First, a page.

Oct. 26 (UPI) -- Researchers have found evidence of a new "megatheropod" dinosaur species from southern Africa. The giant carnivore roamed the continent some 200 million years ago.
The dinosaur's presence was revealed by a set of three-toed footprints. The dimensions of the prints suggest the species, named Kayentapus ambrokholohali, measured 30 feet from head to tail and rose 10 feet at the hip.
"The latest discovery is very exciting and sheds new light on the kind of carnivore that roamed what is now southern Africa," Fabien Knoll, senior research fellow at the University of Manchester, said in a news release. "That's because it is the first evidence of an extremely large meat-eating animal roaming a landscape otherwise dominated by a variety of herbivorous, omnivorous and much smaller carnivorous dinosaurs. It really would have been top of the food chain."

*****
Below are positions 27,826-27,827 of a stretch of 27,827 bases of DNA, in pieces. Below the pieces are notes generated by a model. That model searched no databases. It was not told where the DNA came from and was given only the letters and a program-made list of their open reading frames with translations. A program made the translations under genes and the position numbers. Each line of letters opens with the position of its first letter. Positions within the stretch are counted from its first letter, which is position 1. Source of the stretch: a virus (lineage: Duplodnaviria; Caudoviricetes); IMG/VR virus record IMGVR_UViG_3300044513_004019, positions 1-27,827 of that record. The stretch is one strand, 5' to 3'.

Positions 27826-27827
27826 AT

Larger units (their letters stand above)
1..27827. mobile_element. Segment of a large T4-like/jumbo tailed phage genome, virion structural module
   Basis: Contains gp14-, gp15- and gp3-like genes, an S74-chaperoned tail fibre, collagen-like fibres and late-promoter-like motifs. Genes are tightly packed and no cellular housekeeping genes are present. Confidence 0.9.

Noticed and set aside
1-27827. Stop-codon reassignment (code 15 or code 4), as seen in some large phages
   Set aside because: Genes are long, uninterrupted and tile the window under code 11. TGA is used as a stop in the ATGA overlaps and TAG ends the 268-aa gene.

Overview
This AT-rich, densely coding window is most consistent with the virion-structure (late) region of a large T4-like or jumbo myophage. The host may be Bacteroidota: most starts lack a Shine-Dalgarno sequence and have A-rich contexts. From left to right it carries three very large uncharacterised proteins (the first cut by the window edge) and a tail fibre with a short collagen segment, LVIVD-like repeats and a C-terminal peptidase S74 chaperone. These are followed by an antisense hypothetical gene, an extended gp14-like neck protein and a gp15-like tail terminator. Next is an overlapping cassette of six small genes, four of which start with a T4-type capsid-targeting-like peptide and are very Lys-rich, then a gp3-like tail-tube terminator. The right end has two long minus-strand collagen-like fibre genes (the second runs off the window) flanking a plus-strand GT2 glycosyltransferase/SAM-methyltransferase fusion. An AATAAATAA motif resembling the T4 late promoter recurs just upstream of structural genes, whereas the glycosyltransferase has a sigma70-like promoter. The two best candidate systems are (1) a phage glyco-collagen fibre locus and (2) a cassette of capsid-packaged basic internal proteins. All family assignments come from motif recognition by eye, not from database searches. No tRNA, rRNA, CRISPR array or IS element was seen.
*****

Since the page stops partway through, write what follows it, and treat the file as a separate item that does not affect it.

Ripples in the ancient rock where the prints were found suggest the site was once home to a watering hole or river bank. Should the massive carnivore have showed up for a drink, he might have scared away most of the residents.
Other members of the "megatheropod" dinosaur group, like Tyrannosaurus rex, didn't appear on the scene for another 60 million years. The diversity of large theropods didn't expand until the late Jurassic and early Cretaceous.
"This discovery marks the first occurrence of very large carnivorous dinosaurs in the early Jurassic of southern Gondwana -- the prehistoric continent which would later break up and become Africa and other landmasses," said Lara Sciscio, postdoctoral research fellow at the University of Cape Town. "This makes it a significant find. Globally, these large tracks are very rare."
Researchers described the novel theropod tracks this week in a new paper published in the journal PLOS ONE.